Is It Ever Okay to Ghost?
Recently, Business Insider published an article about employees "ghosting" and what managers learned from so many workers simply no longer showing up for work. No notice, no contact, nothing. They simply stopped showing up and made no further contact with their employer. I was shocked ––it would never occur to me to do something like this––but apparently, employees have been walking off the job in droves. Employers see this as a lesson in retention, which is a much-needed practice if we want to fully come out of this pandemic with our economy intact, and their lessons have relevance for us in the dating world, too.
The approach that employers have taken and the approach daters take to ghosting differs wildly, though. Employers have seen this as an opportunity to learn, see their shortcomings, and hopefully improve to rectify the problem. In other words, they see themselves as at least partly at fault for being ghosted, not so in the dating world. You can't get two steps into the dating world without hearing someone complain about ghosting. No one thinks it's OK under any circumstances, and to listen to the howling about it, no one seems to believe they ever ghost anyone else.
But everyone can't be a victim of ghosting, and no one is doing the actual ghosting. While we might like to think of ourselves as never doing something to someone else that is so painful for us to experience ourselves, is it really true that we have never ghosted someone in our dating history? Especially with the different definitions of ghosting out there, there is likely someone out there who believes you, in fact, ghosted them. And, actually, that this is OK. I don't ever hear anywhere in the dating world that ghosting is OK, and, in most circumstances, I would agree. However, rather than add to the chorus of condemnation of ghosting, I'd like us to consider that there are times when ghosting is not only OK but advised.
First, many behaviors are labeled as ghosting: such as "leaving people on read" or failing to show up for a date––what is otherwise known as being "stood up" has been called ghosting by someone. This might account for a large portion of the fact that nearly everyone thinks they've been ghosted, yet it doesn't seem that anyone is willing to own that they have ghosted someone. I think it's unreasonable to accuse someone of ghosting unless you've actually met them in person at least once; being left on read isn't pleasant or fun, either, but it's a regular part of dating in 2022, especially for those that are in the trenches of online dating. We need, among many other things, to reign in the definition of ghosting and stop taking things so personally if we want to have a successful dating experience that's actually enjoyable.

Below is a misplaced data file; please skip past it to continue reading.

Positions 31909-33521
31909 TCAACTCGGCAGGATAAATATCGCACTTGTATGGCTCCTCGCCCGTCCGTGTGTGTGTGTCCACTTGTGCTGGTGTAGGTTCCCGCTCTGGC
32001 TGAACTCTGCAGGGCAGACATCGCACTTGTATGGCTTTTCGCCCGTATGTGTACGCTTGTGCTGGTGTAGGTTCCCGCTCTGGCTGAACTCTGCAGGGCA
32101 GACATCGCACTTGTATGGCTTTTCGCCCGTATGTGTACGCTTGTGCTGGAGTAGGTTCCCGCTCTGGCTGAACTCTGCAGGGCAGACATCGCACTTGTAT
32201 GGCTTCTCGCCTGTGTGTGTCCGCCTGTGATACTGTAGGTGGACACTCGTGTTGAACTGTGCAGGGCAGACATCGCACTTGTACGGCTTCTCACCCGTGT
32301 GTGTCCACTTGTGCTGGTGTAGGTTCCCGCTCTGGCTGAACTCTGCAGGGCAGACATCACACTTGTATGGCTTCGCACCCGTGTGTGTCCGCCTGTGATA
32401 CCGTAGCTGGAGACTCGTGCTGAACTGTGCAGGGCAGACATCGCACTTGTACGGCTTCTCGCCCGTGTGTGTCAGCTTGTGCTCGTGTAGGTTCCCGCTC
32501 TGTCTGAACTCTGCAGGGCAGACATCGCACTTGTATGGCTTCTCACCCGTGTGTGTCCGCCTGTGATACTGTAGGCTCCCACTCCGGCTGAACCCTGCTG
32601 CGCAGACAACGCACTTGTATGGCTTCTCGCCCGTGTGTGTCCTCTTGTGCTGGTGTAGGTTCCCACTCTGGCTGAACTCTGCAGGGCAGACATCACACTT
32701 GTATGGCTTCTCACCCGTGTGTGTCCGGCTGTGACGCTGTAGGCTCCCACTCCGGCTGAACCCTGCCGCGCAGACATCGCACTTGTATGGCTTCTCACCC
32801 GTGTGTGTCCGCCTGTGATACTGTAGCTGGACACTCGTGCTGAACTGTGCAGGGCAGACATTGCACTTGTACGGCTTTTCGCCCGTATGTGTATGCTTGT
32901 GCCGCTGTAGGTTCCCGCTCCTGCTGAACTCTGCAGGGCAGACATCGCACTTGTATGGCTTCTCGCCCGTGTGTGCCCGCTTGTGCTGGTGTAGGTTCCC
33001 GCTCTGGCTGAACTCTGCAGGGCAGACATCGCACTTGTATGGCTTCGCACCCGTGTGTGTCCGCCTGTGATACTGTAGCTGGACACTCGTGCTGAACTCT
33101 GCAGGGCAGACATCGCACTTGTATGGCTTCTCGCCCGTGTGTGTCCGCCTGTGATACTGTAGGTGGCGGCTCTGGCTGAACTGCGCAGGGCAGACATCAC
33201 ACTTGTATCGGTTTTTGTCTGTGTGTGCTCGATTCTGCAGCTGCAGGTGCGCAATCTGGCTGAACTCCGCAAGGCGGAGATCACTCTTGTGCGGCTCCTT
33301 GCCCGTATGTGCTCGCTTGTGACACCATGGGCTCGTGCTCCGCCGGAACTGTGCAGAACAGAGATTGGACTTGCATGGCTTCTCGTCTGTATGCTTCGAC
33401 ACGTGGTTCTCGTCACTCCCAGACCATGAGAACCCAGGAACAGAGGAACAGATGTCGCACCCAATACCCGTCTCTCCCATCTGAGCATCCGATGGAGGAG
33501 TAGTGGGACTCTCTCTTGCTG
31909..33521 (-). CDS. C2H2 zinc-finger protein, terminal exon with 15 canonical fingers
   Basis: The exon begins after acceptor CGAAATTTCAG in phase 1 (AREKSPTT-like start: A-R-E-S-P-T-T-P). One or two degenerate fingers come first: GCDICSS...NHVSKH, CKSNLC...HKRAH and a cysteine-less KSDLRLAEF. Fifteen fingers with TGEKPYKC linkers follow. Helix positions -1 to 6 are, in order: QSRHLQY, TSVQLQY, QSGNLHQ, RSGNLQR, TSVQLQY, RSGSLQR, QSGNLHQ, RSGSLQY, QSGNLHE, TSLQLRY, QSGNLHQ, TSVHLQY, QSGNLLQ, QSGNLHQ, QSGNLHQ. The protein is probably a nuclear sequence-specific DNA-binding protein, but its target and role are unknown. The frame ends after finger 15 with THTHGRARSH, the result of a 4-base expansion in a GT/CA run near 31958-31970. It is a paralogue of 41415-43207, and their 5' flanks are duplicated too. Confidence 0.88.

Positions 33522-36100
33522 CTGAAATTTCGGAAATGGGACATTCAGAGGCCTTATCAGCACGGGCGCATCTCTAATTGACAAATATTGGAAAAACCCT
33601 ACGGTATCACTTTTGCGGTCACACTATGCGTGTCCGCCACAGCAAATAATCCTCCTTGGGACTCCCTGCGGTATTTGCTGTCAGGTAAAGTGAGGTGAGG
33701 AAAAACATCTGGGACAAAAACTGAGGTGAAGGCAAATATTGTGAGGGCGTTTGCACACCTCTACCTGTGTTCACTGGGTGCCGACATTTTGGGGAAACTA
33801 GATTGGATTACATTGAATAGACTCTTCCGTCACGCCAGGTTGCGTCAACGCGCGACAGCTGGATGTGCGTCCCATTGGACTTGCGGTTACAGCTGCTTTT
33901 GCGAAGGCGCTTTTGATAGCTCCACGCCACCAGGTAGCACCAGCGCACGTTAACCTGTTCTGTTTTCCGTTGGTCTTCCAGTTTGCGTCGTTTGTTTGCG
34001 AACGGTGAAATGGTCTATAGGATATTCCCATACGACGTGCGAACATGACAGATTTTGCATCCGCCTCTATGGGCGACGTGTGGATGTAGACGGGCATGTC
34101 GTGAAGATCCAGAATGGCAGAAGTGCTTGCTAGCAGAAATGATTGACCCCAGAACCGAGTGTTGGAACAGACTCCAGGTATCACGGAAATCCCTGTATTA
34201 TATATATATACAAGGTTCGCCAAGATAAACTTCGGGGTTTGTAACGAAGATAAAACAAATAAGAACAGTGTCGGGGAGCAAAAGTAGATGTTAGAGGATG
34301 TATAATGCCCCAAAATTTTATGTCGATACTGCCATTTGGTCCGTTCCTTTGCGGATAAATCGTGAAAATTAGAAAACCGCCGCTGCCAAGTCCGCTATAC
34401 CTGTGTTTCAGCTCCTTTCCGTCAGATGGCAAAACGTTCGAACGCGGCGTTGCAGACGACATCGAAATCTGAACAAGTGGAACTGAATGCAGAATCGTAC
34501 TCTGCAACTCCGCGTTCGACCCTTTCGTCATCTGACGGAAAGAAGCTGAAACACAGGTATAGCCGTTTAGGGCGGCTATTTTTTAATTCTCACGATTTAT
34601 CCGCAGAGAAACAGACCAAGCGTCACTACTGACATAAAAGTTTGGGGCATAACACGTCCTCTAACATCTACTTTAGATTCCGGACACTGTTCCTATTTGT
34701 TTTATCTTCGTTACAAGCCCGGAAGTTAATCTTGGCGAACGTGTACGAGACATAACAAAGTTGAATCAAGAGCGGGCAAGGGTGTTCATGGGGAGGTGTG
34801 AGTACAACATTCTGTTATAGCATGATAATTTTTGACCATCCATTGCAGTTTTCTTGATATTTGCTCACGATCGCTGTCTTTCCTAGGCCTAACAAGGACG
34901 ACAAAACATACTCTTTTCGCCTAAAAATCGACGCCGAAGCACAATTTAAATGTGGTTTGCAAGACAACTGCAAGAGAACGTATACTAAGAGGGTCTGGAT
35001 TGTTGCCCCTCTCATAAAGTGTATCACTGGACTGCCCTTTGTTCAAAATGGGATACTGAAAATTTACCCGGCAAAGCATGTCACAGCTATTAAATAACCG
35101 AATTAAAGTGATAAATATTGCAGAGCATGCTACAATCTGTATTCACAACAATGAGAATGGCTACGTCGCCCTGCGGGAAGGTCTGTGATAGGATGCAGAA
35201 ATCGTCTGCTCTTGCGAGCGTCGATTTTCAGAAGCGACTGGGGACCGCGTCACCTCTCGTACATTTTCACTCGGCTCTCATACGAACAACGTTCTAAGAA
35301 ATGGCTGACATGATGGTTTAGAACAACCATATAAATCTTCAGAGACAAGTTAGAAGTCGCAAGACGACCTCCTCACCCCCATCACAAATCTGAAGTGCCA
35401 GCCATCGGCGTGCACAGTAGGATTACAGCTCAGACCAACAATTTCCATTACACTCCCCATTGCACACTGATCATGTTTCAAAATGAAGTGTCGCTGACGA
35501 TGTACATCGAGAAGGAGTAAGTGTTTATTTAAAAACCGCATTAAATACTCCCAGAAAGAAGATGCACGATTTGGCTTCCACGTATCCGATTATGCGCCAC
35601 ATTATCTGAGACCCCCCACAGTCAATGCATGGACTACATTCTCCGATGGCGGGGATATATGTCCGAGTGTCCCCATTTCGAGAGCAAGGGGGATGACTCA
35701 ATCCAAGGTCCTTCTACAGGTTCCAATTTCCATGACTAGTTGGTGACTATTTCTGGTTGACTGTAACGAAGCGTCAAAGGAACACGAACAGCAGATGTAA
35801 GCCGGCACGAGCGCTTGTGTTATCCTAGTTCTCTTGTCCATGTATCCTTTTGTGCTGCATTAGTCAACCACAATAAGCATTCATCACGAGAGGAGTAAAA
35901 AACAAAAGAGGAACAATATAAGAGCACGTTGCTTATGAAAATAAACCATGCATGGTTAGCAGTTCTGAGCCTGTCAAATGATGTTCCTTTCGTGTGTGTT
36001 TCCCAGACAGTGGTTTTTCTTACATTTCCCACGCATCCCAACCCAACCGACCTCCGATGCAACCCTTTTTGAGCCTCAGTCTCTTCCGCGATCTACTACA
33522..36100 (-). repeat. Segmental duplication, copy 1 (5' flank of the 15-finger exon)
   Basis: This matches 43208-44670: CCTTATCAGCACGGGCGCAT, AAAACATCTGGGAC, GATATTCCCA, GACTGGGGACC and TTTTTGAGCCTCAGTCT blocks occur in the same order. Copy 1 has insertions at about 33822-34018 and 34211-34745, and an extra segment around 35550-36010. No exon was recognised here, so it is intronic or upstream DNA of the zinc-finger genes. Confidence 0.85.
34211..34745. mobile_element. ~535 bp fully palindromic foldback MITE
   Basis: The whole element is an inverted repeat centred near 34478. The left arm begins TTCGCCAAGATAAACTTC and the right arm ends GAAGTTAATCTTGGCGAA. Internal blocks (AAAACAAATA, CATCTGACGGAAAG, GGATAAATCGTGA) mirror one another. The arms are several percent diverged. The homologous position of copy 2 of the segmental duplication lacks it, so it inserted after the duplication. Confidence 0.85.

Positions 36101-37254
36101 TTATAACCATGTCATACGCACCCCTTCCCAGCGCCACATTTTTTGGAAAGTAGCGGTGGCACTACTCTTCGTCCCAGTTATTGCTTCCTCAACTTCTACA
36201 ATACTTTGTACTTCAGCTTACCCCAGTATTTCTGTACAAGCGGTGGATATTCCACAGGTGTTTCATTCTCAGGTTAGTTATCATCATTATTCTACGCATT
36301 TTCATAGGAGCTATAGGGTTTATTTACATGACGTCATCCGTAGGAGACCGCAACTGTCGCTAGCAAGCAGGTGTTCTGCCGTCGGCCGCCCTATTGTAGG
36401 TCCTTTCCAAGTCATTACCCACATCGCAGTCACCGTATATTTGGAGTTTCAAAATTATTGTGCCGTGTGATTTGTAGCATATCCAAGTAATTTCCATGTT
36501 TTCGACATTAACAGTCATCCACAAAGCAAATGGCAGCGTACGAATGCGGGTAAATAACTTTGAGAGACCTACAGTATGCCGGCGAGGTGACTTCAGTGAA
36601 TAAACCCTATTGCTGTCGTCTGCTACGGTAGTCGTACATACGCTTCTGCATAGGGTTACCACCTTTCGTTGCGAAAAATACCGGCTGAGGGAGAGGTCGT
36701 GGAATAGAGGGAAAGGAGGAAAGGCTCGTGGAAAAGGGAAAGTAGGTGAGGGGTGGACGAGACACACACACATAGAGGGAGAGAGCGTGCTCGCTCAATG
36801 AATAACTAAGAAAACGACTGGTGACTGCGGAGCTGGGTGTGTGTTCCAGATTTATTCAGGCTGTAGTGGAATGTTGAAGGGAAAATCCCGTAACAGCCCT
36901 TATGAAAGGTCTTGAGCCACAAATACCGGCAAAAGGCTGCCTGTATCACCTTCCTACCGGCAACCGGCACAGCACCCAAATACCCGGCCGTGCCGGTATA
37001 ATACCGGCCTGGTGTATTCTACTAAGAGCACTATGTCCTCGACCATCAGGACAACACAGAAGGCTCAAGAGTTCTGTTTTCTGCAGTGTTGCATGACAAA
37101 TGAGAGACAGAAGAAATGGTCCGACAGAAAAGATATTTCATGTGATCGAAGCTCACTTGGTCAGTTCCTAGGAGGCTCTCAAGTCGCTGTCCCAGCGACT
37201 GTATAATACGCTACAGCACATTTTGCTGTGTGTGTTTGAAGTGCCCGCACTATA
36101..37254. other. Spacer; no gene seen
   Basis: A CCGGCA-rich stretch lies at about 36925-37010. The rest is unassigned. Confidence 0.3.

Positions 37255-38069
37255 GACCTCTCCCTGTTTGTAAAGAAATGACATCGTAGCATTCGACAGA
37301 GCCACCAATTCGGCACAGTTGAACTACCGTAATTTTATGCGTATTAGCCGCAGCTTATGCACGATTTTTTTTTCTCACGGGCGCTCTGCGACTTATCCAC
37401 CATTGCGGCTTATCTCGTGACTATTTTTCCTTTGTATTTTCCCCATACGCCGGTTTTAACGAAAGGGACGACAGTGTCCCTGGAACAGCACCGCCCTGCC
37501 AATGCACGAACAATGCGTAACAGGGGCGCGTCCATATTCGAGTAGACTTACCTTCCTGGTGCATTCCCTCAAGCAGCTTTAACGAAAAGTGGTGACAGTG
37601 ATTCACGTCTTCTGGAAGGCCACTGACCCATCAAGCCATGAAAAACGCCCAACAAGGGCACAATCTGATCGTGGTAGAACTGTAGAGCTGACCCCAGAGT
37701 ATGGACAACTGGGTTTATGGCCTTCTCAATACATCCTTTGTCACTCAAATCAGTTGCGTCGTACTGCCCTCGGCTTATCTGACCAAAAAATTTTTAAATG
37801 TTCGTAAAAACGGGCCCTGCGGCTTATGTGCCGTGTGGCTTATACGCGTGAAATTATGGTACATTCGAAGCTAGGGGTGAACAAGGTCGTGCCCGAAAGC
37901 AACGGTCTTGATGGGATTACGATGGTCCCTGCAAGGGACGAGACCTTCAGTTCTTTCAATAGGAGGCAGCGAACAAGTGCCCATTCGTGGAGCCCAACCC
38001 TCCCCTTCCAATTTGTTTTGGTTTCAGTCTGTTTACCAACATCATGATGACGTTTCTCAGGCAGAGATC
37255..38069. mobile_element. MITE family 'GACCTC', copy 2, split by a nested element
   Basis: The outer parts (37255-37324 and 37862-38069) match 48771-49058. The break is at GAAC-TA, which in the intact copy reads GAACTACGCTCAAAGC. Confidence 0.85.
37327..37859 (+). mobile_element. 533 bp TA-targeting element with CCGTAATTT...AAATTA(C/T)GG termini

Second, I'm going to say what it seems like no one is willing to say: there are times when it is appropriate, even advised, to ghost someone. They are rare––for example, if you agreed to go on a date with someone, and you wake up on the appointed day just not feeling it, you need to do whatever works to get yourself in the space to show up for that person. The rise of canceling last minute on people, whether you know them or not, and calling it "self-care" is for another article, but "just not feeling it" is not a sufficient reason to ghost or stand someone up.
If, however, you are in a situation where a potential date is making you feel uncomfortable, pressuring you to do things you've clearly stated you don't want to do, or otherwise attempting to manipulate or control you. If you've tried to communicate your discomfort to them to no avail, ghosting is appropriate. There is a difference between feeling uncomfortable because you are stretching yourself and putting yourself out there and feeling uncomfortable because you feel unsafe, disrespected, or used. There will likely be some anxiety accompanying the dating experience for most people; this is not a reason to ghost. I'm not advocating for ghosting at the slightest feeling of discomfort or because you overbooked your schedule or because you changed your mind about the person. The solutions for that are pushing through your own insecurities, owning your own time, and realizing that you are not a victim of your schedule. Give someone a chance or communicate with as much advanced notice as possible in the kindest way possible that you are no longer interested. The first rule of thumb, if you want to have a successful dating life, is to leave everyone better than you found them.
But ghosting is acceptable if your boundaries are disrespected after you clearly state them or if you have any reason to fear for your physical or emotional safety. The loud and persistent decrying of ghosting overlooks these very real and, sadly, more and more typical scenarios. We need to have a more nuanced conversation lest we condemn someone whose sense of danger provoked them to ghost.
Oh, and if it's not clear, I still can't envision a scenario in which it's OK to ghost your employer. An individual coworker may be making you extremely uncomfortable, but all workplaces are required by law to have policies that do not tolerate harassment. Of course, things do no go perfectly in the bureaucracy of the workplace, so there may be an odd employer so lacking in safeguards for employees experiencing unsafe situations that fleeing without a trace is the only option. Still, they would be few and far between. In general, clear and direct communication should always be the first policy. But if your date––or your boss and all of the other systems set up in your workplace to handle unsafe situations––do not listen, ghosting may be the most appropriate course of action.